YES Summit | Perplexed Young Scholars, Science Is Here to Offer Advice and Solutions to You

Source:Original    Author:admin    Time:2020-10-28    View:61


Amid the COVID-19 pandemic, scientists can’t get into their labs right now to do their research. Data is being lost as well as a large amount of money. Facing the global public health challenges, what can researchers do? Has the pandemic changed the outlook for young researchers?


On October 27, Pujiang Innovation Forum held the Young Elite Scientist Summit (YES Summit) jointly with Science, where representatives of winners of the rewards established by Science and domestic young scientists were invited to exchange their views on the overall status of scientific research, with a particular emphasis on how the COVID-19 pandemic has affected their research and may impact it in the future.


Seeing Scientific Research through the Eyes of Young Scholars


Invited guests of 2020 Young Elite Scientist Summit (YES Summit) include:


• Dr. Zibo Chen, winner of 2019 Science & SciLifeLab Prize for Young Scientists in the Category of Cells and Molecular Biology from California Institute of Technology. He was once featured in MIT Technology Review Innovators Under 35 China.


Dr. Shuo Chen, winner of 2019 Science & PINS Prize for Neuromodulation from School of Medicine, New York University. His research interests include the development of minimally invasive technologies to record and manipulate brain activity and the mechanisms of how memory is formed, stored, and recalled.


• Dr. Shruti Naik, Assistant Professor at School of Medicine, New York University. She was awarded multiple awards including the Regeneron Award for Creative Innovation, the L’Oréal For Women in Science Award, NIAID K22 Transition Award, the Damon Runyon Dale F. Frey Award for Breakthrough Scientists, and the Blavatnik Award for Young Scientists, and was recently named a Pew-Stewart Scholar.


• Dr. Matt Savoca, winner of 2018 Science & SciLifeLab Prize for Young Scientists in the Category of Ecology and Environment from Hopkins Marine Station of Stanford University. His research focuses on marine pollution, conservation biology, and behavioral ecology, and has been broadly covered by journals including NPR, BBC, The New York Times, and National Geographic.


•  Rui Bai, Postdoctoral Fellow at Westlake University. Rui is a student of Prof. Shi Yigong, and is researching into the structure and mechanism of spliceosome. During her doctoral studies, she published 7 high-level scientific research papers in Science and Cell. As young as 27 years old, she was awarded the 22nd “World’s Most Promising Women Scientist Award”, as 1 of the 3 winners of the award in 2020 in Asia Pacific.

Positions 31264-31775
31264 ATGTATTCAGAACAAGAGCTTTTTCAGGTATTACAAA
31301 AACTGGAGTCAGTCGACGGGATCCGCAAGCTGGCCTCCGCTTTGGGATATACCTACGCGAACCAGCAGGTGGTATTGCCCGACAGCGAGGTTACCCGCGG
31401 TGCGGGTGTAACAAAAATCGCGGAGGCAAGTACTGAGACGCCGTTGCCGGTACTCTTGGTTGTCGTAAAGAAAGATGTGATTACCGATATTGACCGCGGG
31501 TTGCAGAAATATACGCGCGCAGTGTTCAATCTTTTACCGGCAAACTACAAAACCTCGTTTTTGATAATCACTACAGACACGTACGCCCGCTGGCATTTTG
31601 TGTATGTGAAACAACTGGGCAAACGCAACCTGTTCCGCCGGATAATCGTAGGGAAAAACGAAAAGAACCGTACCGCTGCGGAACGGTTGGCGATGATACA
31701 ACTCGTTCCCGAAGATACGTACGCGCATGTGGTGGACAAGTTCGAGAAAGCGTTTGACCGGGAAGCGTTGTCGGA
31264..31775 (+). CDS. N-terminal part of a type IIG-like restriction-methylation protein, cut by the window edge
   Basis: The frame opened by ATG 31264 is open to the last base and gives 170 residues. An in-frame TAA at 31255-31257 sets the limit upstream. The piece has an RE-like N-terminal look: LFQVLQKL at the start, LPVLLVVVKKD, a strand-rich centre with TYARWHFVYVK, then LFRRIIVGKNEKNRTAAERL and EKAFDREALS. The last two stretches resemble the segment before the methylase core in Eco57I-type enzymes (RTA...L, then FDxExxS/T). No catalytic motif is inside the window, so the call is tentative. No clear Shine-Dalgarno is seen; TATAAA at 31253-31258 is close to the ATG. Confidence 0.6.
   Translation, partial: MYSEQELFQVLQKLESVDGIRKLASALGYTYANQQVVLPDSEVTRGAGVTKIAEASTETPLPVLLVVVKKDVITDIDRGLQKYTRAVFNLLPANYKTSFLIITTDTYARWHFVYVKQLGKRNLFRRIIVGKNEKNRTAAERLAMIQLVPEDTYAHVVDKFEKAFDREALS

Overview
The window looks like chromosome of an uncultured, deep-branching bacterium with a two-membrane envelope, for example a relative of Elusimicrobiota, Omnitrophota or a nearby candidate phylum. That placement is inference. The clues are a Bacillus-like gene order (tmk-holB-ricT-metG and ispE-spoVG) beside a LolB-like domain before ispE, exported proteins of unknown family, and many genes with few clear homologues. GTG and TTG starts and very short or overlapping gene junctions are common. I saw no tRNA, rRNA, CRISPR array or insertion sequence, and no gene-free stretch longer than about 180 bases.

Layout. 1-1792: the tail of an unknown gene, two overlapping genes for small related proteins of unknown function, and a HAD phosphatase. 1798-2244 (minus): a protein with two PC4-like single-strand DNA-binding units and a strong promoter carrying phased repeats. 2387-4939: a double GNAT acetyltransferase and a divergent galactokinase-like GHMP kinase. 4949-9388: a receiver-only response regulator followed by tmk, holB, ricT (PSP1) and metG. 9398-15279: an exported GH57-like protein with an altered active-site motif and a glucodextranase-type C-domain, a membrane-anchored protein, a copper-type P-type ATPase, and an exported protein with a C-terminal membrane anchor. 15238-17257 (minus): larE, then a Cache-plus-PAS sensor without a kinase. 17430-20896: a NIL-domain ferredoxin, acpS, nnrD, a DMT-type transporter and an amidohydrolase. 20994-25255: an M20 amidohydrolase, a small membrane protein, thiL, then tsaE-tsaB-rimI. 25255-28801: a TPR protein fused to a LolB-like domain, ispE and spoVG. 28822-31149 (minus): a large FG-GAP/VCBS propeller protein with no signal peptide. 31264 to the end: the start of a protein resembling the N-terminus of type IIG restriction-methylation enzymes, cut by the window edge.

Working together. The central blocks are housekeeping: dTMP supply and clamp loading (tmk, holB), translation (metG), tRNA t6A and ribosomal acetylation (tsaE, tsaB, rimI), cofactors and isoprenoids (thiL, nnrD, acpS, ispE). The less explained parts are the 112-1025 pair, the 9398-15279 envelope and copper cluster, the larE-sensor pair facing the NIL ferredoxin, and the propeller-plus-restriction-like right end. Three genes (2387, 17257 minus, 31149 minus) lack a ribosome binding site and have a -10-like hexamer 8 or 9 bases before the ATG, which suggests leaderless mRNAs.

The YES Summit held a series of discussions facing the future of scientific research on topics that scientific researchers concern, including the changes in laboratory-based scientific research due to the pandemic, how the pandemic will influence the focus of scientific research, and what will be the most important fields of research in the next 20 years.


Offering Advice and Solutions to Early Career Scientists


Just like other careers, scientific research as a career is also accompanied by workplace troubles and development bottlenecks. How should early career scientists deal with these problems?


Especially in this year, in a world with the pandemic, what will laboratory research look like and how will scientific research be affected?


At the Summit site, apart from the young scientists who shared their scientific research experience, Dr. Jackie Oberst, Editor for Custom Publishing for the journal Science, also shared her career path on site, especially some stories of individual young scholars and the difficulties and trials they have experienced, to offer advice and solutions to young scientists.


Dr. Jackie Oberst’s own experience in scientific research and multidisciplinary work provided young scholars with some reference. She completed her undergraduate course at the University of Maryland, College Park, and obtained her master degree in journalism out of her interest in scientific research and writing. Then, she obtained her PhD in tumor biology from Georgetown University. After that, she worked at Science, the Howard Hughes Medical Institute, the Endocrine Society, and the National Institute of Mental Health. She joined the Custom Publishing Team of Science as an editor in 2016.


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